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Chatham Pot Clinic Proposal Ripped By Community Group Ahead of Meeting

By Andrea V. Watson | July 10, 2015 11:52am | Updated on July 14, 2015 8:54am
 A local coalition is meeting to discuss the proposal by Harborside Illinois Grown Medicine.
A local coalition is meeting to discuss the proposal by Harborside Illinois Grown Medicine.
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Flickr/Coleen Danger

CHATHAM — A local coalition is opposed to a plan to open a medical marijuana dispensary in Chatham.

The Eighth Ward Accountability Coalition, which formed during the 2015 elections, is holding a meeting at 2 p.m. July 18 at St. Felicitas Catholic Church, 1526 E. 84th Street, to discuss the proposal. The CEO of the proposed dispensary, Lester Hollis, will attend, according to a press release issued by the coalition.

The coalition said it opposes Harborside Illinois Grown Medicine, of California-based Harborside Health Center and Illinois Grown Medicine. The medical marijuana dispensary would be located 1111 E. 87th St.

"Our main concern is the quality of life," said Jerry Brown, a member of the coalition. "The next [concern] is the quality of the ownership." He said that he did some research and found news reports saying that Steven DeAngelo, the founder of Harborside, is a felon convicted of drug distribution. DeAngelo is not allowed to participate in the business operations, but his brother/partner will operate in Illinois, Brown said.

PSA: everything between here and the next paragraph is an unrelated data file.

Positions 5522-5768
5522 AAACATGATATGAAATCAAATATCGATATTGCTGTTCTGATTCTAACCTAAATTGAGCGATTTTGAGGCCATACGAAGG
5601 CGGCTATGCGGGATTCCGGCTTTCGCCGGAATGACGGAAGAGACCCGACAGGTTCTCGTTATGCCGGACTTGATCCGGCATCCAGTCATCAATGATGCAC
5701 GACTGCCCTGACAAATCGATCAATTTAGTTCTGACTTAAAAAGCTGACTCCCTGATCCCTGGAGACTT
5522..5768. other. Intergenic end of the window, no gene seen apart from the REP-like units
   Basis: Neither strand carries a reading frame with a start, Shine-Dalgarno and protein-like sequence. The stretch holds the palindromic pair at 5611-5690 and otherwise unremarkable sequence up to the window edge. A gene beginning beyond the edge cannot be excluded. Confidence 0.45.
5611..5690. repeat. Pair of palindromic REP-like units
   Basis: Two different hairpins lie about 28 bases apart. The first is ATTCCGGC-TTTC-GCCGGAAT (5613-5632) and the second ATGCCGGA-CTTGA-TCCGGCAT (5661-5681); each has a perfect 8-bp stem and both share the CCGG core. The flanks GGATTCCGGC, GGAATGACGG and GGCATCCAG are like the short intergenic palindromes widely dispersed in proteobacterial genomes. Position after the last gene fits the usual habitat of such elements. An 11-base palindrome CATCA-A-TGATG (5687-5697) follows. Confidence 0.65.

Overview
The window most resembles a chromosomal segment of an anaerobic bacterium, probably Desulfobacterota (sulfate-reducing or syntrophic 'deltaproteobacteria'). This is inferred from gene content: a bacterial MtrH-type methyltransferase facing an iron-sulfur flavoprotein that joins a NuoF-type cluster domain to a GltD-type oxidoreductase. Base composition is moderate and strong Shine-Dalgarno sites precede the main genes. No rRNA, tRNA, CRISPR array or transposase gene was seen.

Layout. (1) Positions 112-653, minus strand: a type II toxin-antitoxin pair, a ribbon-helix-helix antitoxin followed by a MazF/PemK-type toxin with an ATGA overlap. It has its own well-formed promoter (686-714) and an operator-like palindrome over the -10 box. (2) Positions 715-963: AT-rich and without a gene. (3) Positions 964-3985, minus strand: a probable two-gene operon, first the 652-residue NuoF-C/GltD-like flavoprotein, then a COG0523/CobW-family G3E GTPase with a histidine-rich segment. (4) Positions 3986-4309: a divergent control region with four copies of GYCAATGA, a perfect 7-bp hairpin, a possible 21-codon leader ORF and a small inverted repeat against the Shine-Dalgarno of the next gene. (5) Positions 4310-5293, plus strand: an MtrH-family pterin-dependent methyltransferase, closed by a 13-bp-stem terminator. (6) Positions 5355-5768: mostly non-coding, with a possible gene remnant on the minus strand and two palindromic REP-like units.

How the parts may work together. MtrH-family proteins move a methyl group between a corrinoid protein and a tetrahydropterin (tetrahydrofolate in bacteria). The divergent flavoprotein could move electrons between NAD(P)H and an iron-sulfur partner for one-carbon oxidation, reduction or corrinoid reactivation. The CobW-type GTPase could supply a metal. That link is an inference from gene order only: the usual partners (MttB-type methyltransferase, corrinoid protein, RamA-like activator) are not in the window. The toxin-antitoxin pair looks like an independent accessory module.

Bringing it to his community is a "slap in the face," he said.

The proposed dispensary would be more in Calumet Heights, which is next door to Chatham, but it would affect Chatham residents just as much, Brown said. He lives in Marynook, a neighborhood in Avalon Park. Brown described the small neighborhood as all black, with most residents either middle class or upper-middle class. He said that people take care of their property and believe in keeping up the quality of life and maintaining a good value system.

"This facility will seriously affect that," he said, adding that the increase foot traffic won't be good for the quiet community.

"We strongly oppose the plans," the coalition said in a statement. "It would be located near Lorraine Dixon Park, Chatham Family Counseling Center, La Rabida Children’s Center, Ada S. McKinley Community Services, and several stable and flourishing neighborhoods. The state law is clear that minimum distances from parks, schools and residential areas be maintained, and the proposed location violates this statute.”

Hollis could not immediately be reached for comment.

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